Church services to commemorate the victims of the war in South Ossetia are held in Abkhazia. Many in the Republic think that if Georgia had achieved its plan to crush South Ossetia, they would have been the next target.
Neighbouring Abkhazia is another country, alongside South Ossetia. Georgia still sees both as part of its territory.
Hundreds of worshippers gathered here in Afon, inside Abkhazia’s main Christian orthodox cathedral, in grief and in prayer for the victims of last year’s attack on South Ossetia.
Besides Abkhazians, there are Russian tourists who spend their vacation in the republic. Most of them are not afraid to visit Abkhazia now, but in August last year there were few visitors, since Georgia had plans to invade its former breakaway territory.
According to these plans, the attack could have been carried out from the sea, from the Kodori gorge, where Georgian special forces were building their heavily fortified lines of defense.
Most people in Abkhazia were almost certain that if Georgia succeeded in conquering Tskhinval, their republic would have been next.
“Of course as we, the people of Abkhazia, are marking this anniversary along with the people of South Ossetia, this treacherous act by Georgian President Saakashvili will remain in our memory,” said Sergey Shamba, the republic’s foreign minister.
Military intelligence issued a warning that Georgian army was planning to invade Abkhazia from the sea. Another possibility was that the enemy will come from the Kodori gorge, an area, that Georgian special forces entered in 2006, violating international peace agreements.
On August 9 last year, the Abkhazian army launched a preventive attack against Georgian troops in the Kodori gorge. In just three days time, the valley was secured. But even at that time, everyone was trying to keep calm, and make the guests at the Abkhazian resorts feel more secure.
Daur Gubaz, an owner of a small café in the resort town of Pitsunda was among those drafted. He says when they were leaving for the battlefield; they carried their uniform along, just not to scare people off with military entourage
“There were a lot of tourists, people on vacation, it was our peaceful Abkhazia, but we had a military mission to accomplish,” Daur recalls.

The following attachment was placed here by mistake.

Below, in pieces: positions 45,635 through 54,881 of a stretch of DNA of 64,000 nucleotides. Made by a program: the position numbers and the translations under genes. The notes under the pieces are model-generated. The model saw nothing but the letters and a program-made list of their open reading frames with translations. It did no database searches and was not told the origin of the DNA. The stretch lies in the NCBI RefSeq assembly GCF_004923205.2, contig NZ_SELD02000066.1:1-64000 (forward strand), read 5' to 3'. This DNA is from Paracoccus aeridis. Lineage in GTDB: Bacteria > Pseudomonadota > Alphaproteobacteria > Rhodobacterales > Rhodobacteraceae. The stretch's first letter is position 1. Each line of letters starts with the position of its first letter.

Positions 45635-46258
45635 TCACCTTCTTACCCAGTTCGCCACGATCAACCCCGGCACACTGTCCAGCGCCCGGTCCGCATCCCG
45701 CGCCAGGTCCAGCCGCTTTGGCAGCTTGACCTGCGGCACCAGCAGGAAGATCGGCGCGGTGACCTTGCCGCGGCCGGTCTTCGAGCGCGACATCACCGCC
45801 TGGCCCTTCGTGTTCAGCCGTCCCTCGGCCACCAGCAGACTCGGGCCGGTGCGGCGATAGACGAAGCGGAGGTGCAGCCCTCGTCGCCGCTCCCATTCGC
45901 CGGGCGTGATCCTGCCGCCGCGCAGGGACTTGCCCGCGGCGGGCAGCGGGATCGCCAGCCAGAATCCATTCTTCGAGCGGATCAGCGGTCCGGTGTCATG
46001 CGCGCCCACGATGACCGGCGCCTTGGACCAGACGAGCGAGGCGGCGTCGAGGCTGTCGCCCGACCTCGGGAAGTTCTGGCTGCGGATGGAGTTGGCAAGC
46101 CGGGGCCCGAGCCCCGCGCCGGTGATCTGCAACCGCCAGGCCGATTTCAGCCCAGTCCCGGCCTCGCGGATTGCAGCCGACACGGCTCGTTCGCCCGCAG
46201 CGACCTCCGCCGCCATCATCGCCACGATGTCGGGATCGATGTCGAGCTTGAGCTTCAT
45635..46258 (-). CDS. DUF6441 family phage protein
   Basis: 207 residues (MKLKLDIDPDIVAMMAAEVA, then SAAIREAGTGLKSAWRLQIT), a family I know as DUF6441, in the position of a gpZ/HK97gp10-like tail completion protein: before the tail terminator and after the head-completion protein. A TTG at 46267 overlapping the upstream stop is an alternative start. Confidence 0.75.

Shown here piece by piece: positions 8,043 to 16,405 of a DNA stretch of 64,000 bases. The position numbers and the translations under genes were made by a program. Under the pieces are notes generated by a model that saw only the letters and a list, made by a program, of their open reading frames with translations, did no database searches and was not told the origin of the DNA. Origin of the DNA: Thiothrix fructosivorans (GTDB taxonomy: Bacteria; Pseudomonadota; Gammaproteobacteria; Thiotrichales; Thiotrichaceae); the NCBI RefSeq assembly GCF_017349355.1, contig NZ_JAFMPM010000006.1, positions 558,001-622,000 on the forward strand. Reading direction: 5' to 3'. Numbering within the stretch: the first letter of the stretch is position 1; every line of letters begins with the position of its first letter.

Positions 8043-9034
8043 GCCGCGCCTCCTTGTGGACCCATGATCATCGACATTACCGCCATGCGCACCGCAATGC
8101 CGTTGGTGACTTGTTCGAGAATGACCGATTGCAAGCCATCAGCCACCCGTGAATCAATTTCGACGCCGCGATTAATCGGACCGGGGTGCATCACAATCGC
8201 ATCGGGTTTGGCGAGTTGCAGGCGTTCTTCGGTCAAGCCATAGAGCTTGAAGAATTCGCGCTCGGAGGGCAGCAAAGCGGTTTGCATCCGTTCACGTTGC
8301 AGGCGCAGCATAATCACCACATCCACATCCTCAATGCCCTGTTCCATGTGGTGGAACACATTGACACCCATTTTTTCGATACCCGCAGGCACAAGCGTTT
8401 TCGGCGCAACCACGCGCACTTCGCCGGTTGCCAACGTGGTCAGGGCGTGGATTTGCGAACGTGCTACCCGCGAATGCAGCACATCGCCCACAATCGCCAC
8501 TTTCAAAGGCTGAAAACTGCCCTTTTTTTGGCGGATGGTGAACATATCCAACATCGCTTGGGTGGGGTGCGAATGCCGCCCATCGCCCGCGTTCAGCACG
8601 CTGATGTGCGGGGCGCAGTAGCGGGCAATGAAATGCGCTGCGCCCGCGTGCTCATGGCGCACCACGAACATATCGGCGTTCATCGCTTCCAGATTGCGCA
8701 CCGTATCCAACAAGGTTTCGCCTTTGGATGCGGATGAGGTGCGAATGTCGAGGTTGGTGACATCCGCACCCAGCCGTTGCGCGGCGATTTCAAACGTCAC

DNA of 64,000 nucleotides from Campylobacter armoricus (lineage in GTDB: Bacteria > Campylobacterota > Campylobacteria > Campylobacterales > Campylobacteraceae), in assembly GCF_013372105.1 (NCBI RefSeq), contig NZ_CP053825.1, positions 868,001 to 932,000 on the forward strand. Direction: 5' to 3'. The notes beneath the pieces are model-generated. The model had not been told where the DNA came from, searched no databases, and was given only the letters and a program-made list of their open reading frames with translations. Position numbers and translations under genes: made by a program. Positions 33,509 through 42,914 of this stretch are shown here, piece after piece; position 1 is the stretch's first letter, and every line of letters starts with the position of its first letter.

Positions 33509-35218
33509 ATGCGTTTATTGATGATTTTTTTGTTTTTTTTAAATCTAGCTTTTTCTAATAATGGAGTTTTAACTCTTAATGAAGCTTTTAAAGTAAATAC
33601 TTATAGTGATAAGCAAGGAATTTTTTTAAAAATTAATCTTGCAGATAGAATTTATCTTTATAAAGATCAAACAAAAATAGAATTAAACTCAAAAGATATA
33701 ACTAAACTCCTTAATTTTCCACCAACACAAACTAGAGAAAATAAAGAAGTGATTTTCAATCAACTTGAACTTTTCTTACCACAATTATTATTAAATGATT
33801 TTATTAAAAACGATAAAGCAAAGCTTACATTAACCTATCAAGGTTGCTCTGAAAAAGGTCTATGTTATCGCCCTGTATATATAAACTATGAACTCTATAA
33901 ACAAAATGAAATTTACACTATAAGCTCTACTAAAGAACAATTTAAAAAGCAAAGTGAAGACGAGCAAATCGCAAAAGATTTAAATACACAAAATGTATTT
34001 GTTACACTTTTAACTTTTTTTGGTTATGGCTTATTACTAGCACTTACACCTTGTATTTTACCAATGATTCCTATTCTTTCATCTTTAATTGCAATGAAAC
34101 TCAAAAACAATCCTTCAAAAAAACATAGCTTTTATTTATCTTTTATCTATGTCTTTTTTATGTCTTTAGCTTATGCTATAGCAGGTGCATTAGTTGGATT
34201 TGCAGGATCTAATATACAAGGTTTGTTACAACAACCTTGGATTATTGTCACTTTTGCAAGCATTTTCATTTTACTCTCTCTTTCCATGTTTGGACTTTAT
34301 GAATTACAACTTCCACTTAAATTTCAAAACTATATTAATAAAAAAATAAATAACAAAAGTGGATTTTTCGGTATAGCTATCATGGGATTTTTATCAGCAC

“We were leaving our homes dressed in shorts and slippers holding our uniforms in our hands, and we left the village at the dawn.”
Georgian troops quickly fled their heavily fortified trenches, leaving behind tons of guns and ammo. Abkhazian soldiers say they are thankful to NATO instructors who taught the Georgians to retreat so fast.
“It was like this: the Abkhazian air force bombed the Georgian positions in the early morning and unfortunately we failed to catch even a single Georgian soldier,” Daur explains.
“The NATO instructors taught them to run really fast, literally to gallop even with all the heavy gear on.”
Soldiers who spoke to RT said they discovered literally tons of weapons and munitions in Kodori, primarily NATO brands made in Israel and the US. Most of that arsenal had to be destroyed on site.
In the meantime, Russian warships arrived to protect Abkhazia from the sea, by request of local authorities. Abkhazia was then recognized by Russia as an independent state and the two counties signed treaties on military cooperation. Russian ships have since been on display in the Bay of Novy Afon much more often.
Luckily there were no victims in last year’s Kodori operation, since many Georgian troops fled the valley without fighting. So today the Abkhazians are mostly praying for their Ossetian brothers, for those who lost their loved ones during the 2008 conflict.
The republic still has close ties with South Ossetia, since they share common history and a common threat from Saakashvili’s administration.
And even though the border between Abkhazia and Georgia in the Gali district is now secure, people still fear that Georgia’s Western ally may be actively rearming the current regime in Tbilisi and that they may face new threats in the future.